PSST: I am working on a kid-friendly printable of these so they can track their progress for those of you who incorporate this in class-should be finalized soon!

Father's Day Resources for Spanish Class

FATHER'S DAY, EL DÍA DEL PADRE, LIKE MOTHER'S DAY, IS A GREAT OPPORTUNITY FOR STUDENTS TO ENGAGE IN AUTHENTIC COMMUNICATION, as it is naturally a time to put into practice greetings and short phrases that are meaningful and extremely relevant for learners. As well, it is a great way for kids to use language to communicate and brighten someone's day- their dad! Here are some links and resources to integrate Father's Day in elementary Spanish class:

Father's Day Resources in Spanish for Kids

*CANCIÓN PARA EL PAPÁ: This adorable song from Babyradio is perfect for your heritage learners!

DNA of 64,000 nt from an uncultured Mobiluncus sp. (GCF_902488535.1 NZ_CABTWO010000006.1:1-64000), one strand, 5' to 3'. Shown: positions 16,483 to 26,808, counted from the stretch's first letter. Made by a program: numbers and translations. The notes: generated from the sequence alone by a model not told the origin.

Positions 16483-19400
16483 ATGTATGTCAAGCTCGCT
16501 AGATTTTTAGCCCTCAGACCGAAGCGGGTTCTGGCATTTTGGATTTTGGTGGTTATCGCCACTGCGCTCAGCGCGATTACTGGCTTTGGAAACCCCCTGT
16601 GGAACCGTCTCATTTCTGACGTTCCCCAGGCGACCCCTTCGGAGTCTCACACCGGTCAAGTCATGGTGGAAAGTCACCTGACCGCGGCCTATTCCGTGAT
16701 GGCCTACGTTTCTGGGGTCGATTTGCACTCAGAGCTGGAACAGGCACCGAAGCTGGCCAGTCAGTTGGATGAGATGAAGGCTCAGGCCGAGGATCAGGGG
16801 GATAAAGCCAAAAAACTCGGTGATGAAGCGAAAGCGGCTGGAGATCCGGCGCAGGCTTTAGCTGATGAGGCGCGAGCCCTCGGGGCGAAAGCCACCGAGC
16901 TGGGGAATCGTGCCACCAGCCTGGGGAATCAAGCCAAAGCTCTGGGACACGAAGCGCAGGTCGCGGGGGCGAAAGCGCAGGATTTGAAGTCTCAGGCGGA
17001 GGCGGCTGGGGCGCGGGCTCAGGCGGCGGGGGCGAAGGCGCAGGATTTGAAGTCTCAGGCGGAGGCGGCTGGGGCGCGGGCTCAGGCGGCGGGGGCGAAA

*¿QUIÉN SE PARECE A QUIÉN? Cantoalegre video from the series 'Lolalá vamos a cantar' is absolutely adorable! I love this video, and use it with my 1st grade classes as a Video Walk. Lolalá walks about the farm with her binoculars, spying baby animals that look like their fathers. I video'd one of my lessons using this video-you can see it by clicking here!

*PAPÁ, POR FAVOR, CONSÍGUEME LA LUNA by Eric Carle is a beautiful story of a little girl and her dad who climbs up to bring the moon back to his daughter. You can find the book on Amazon, and for a video version of the book, click here.

*EL PINGÜINO EMPERADOR song by Pinkfong is super cute and celebrates 'el súper papá' :) You may know that Emperor Penguin dads are the ones who sit on the egg until it hatches, not the mother. Here is the link to the song.

*TE AMO, PAPÁ Mini Theme Pack features our adorable and very simple mini book with animals from Spanish speaking countries who also happen to be great animal dads! El coquí, el ñandú and more are included, along with simple activities & a craft students can make for their dad. Grab it by clicking here!

Te amo Papá Father's Day Theme Pack in Spanish for Kids